Background: Left main coronary artery (LMCA) chronic total occlusion (CTO) percutaneous coronary intervention (PCI) has received limited study.
Methods: We reviewed 4436 CTO-PCIs performed in 4340 patients between 2012 and 2018 at 25 sites. LMCA-CTO-PCI was performed in 20 cases (0.45%). We examined the clinical and angiographic characteristics and procedural outcomes of these cases.
Results: Mean patient age was 68 ± 11 years and 65% were men. Most patients (85%) had undergone prior coronary artery bypass graft surgery and had a protected left main. Mean J-CTO score was 2.7 ± 1.3, mean PROGRESS-CTO score was 1.3 ± 1.1, and mean PROGRESS-CTO Complications score was 3.8 ± 1.9. Antegrade-wire escalation was the most common successful crossing strategy (50%), followed by retrograde crossing (30%) and antegrade dissection/re-entry (10%). Technical and procedural success rates were both 85%. One patient with failed LMCA-CTO-PCI had periprocedural myocardial infarction. Median procedure time was 178 minutes (interquartile range [IQR], 123-250 minutes), median contrast volume was 190 mL (IQR, 133-339 mL), and patient air kerma radiation dose was 2.6 Gray (IQR, 1.3-3.9 Gray).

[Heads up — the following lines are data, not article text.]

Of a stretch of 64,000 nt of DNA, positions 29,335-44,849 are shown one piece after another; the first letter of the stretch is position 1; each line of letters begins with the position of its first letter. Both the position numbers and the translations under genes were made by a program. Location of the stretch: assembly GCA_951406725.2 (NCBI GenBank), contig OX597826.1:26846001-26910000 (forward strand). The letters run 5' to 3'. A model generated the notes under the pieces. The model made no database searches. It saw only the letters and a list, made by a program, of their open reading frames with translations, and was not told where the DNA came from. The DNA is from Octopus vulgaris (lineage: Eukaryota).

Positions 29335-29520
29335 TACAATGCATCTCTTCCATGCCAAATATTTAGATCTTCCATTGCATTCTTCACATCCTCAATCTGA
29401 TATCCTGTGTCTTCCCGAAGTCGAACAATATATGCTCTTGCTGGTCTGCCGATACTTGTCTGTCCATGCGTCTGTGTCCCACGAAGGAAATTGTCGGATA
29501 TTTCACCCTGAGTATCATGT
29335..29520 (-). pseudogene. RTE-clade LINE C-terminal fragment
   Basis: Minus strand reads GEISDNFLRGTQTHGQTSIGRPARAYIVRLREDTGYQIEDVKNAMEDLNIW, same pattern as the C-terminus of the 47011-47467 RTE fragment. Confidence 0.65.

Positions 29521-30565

Conclusions: LMCA-CTO-PCI is infrequent, is performed mostly in patients with prior coronary artery bypass graft surgery, and is associated with good procedural outcomes.
Keywords: chronic total occlusion; left main coronary artery; percutaneous coronary intervention.